I took another stab at the interface for the Tivo RSS reader. Here’s a screenshot. I now allocate up to four screen lines for each story, and let the viewer click through multiple pages using the Select key on the remote. Here’s the code.

Nutty RSS/Tivo hack

This hack has evolved into a proposed format for developing shared To Do lists. I’m calling it RSSTV. I hope you’ll take a look and consider participating. -AG

RSS 2.0 Reader for Tivo Okay, I’m not going go out of my way to explain myself on this one. But if you’ve already hacked up your Tivo to the point where you can telnet to it, it’s not a whole lot of extra work to display RSS feed data right there on the screen. Click on the thumbnail to see the RSS 2.0 Reader for Tivo in action. The display options need some work. I’ll probably try excerpting more from each post and then split the output over a few pages.
For the curious, here’s the code. It runs on top of another hack called Tivo Control Station. My three year-old Tivo runs an ancient version of Tcl so you don’t get non-greedy regular expressions or fancy string options like “string equal”. Tivo’s runtime is also very fragile so this code favors efficiency over elegance.
Update I’ve updated the interface, as described here.

Hello blogosphere. It’s been a busy couple of days. Today we taught the last of our scheduled Getting Started with Weblogs classes. It went fantastically. At the end I was so happy that we got through all of the material. That is, until I realized that we ran a half-hour late :-> Many thanks to J and Bob (whoa) for their help. I’m in the middle of a nutty hack at the moment but maybe tomorrow I’ll write up some notes on the experience with some ideas about where we want to go with the class.

New interface

Now that the first pass sweep is finished we have a new interface for Find That Feed. The feed URL is hyperlinked from the white-on-orange XML button that appears next to each search result. If we were able to find the HTML URL for the feed, it is hyperlinked from the feed title. If not, the feed title is not hyperlinked.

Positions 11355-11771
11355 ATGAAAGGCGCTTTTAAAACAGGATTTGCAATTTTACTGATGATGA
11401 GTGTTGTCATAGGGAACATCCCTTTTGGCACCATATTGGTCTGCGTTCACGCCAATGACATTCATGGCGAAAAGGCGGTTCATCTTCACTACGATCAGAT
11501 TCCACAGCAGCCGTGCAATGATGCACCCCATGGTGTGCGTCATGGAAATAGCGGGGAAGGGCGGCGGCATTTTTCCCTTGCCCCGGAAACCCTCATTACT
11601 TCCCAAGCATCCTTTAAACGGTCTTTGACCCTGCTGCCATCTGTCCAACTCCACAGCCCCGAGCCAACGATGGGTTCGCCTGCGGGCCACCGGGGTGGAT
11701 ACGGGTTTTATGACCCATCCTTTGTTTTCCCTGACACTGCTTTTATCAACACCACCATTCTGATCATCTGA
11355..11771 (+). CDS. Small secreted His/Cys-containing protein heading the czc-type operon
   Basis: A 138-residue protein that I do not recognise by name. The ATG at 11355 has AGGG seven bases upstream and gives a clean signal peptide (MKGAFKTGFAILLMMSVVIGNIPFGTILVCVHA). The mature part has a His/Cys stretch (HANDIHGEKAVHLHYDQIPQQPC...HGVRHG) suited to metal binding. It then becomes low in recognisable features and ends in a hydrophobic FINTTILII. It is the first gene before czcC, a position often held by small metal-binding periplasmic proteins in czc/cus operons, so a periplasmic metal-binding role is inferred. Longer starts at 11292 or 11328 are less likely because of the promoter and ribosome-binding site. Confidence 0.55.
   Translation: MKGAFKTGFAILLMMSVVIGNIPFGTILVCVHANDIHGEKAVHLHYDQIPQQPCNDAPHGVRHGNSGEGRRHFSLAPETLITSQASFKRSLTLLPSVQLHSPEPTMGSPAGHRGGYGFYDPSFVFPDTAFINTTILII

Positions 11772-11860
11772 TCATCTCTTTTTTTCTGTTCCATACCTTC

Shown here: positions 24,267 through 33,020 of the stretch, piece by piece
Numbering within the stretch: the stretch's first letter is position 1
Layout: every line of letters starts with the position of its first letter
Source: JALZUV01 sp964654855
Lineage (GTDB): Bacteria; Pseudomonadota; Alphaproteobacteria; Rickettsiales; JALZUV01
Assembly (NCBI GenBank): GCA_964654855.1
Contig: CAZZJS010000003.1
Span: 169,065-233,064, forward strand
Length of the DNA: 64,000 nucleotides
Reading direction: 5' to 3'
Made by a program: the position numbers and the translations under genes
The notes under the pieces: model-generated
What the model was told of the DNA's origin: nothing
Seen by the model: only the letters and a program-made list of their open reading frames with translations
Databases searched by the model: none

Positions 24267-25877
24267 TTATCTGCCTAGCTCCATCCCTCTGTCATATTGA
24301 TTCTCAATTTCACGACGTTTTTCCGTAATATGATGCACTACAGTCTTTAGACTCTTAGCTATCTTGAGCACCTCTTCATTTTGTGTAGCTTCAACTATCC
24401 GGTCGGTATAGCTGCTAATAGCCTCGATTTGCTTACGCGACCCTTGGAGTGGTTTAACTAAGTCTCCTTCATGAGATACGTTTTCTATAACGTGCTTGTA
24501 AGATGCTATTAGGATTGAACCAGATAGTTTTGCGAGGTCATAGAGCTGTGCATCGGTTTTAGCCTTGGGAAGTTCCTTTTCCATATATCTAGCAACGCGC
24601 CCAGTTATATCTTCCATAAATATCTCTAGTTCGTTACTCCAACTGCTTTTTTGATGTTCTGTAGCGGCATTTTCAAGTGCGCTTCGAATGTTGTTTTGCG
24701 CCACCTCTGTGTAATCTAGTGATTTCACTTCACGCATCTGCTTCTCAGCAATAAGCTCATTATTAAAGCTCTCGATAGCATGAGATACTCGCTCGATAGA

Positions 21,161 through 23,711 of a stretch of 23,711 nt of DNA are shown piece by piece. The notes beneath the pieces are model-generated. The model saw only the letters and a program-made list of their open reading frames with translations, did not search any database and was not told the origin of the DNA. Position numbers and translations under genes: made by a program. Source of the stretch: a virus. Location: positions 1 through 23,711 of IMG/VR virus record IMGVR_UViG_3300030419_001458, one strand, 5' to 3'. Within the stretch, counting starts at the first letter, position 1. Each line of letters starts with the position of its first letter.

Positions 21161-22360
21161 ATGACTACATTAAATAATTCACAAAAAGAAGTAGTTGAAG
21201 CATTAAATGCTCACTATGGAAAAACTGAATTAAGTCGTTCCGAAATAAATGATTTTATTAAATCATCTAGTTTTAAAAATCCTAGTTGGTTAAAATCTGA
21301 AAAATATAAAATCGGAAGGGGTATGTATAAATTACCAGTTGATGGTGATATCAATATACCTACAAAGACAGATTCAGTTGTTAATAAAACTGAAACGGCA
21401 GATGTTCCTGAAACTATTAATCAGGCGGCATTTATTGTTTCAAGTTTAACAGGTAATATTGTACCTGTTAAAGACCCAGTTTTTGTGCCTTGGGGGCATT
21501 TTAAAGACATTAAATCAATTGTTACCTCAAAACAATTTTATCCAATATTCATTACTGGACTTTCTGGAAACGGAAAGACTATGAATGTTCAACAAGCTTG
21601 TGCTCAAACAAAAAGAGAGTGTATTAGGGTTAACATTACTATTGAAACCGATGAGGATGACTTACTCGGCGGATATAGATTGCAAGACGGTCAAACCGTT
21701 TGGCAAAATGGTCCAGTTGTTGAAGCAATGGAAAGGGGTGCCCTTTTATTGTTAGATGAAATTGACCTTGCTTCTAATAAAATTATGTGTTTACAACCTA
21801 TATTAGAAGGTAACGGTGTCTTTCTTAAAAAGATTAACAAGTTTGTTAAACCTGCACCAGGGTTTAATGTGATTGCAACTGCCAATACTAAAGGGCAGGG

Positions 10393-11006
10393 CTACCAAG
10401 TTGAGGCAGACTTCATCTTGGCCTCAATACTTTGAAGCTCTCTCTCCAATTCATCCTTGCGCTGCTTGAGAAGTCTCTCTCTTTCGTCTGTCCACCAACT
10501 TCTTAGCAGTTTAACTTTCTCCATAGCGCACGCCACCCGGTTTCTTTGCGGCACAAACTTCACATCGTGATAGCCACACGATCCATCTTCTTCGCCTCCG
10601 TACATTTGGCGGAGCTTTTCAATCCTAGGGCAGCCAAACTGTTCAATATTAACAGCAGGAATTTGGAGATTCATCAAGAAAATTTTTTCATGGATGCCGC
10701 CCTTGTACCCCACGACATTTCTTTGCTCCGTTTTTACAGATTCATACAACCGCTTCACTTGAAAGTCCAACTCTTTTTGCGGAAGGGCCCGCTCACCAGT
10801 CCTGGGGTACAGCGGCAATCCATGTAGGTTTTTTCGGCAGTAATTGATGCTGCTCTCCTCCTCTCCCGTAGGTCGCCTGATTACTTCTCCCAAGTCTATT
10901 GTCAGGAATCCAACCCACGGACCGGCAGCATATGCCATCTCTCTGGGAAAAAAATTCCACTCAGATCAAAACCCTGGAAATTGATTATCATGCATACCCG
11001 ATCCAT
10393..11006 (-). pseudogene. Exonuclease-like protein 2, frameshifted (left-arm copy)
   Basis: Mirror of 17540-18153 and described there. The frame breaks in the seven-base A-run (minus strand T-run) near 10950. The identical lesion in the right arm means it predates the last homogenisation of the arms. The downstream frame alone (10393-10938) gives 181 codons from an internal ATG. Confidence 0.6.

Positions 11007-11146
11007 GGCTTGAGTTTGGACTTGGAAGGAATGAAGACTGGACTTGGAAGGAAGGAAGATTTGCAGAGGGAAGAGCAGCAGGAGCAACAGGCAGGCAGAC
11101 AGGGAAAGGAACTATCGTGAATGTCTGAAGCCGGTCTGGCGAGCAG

There will be a fair number of non-hyperlinked feed titles. The sweep had a roughly 11% failure rate.

  Total: 22204 feeds
Errors: 2719 feeds

Here’s a breakdown with the top error sources:

  404 Not Found: 616 feeds
XML not well-formed: 335 feeds
Network timeout: 294 feeds
Got HTML not XML: 246
Connection refused: 126 feeds

I spent a few hours this weekend writing code to parse the feeds in Find That Feed. This will help improve the user interface. For example, we will be able to offer a hyperlink to a feed’s HTML version (assuming we’re able to find and parse the feed). We’ll also get some interesting statistics as a side effect, which may lead to new report pages. Now comes the task of running the code against the 20,000+ feeds in the Share Your OPML database. More to come…

Unexpected gift

Yesterday I attended a talk by Chuck Will, Director of Communications at Proctor Academy. Chuck documents the daily life of Proctor through photographs and essays at Chuck’s Corner.
Though missing telltale signs like permalinks and the white on orange XML button, Chuck’s Corner is very much a weblog. The site is updated every few days and contains prodigious archives dating back to 1999. Most importantly, Chuck’s Corner relates an ongoing, thoughtful, personal perspective on life at a New Hampshire prep school.
But I’m not writing to praise the blog. The hidden gift is Chuck. He’s not a technologist. He doesn’t use market leading weblog software. He probably doesn’t send Weblogs.Com pings, syndicate his site, or read other blogs in a news aggregator.
What makes Chuck a gift is that he discovered the blog format on his own, by trial and error. Chuck’s Corner went from being a password-protected page for alumni to the most popular page on the Proctor Web site. It gets more hits than their home page. Shortly Chuck’s Corner will be their homepage.
And he totally gets it. Contrasting Chuck’s Corner with the highly polished, yet-another alumni newsletters, he observed

  We’re taking a risk and showing our imperfections.

His audience took notice and, sensing authenticity, comes back for more.
Bravo, Chuck! The potential webloggers of the world need to hear more stories like his. After the talk, I said as much, and asked if he might be interested in speaking at a weblog event. He said he would. If you’re buying my line and agree, the next question is, to what event should we invite him?

John Perry Barlow: “Spalding placed a call at 9:00 pm on Saturday evening to his little boy, Theo, to tell him he loved him. The originating number, I now learn, turns out to have been a pay phone at the Battery terminal of the Staten Island Ferry. Also, two people have come forward and say they saw him on the ferry after that. That’s all I know but, hell, that’s all I need to know.”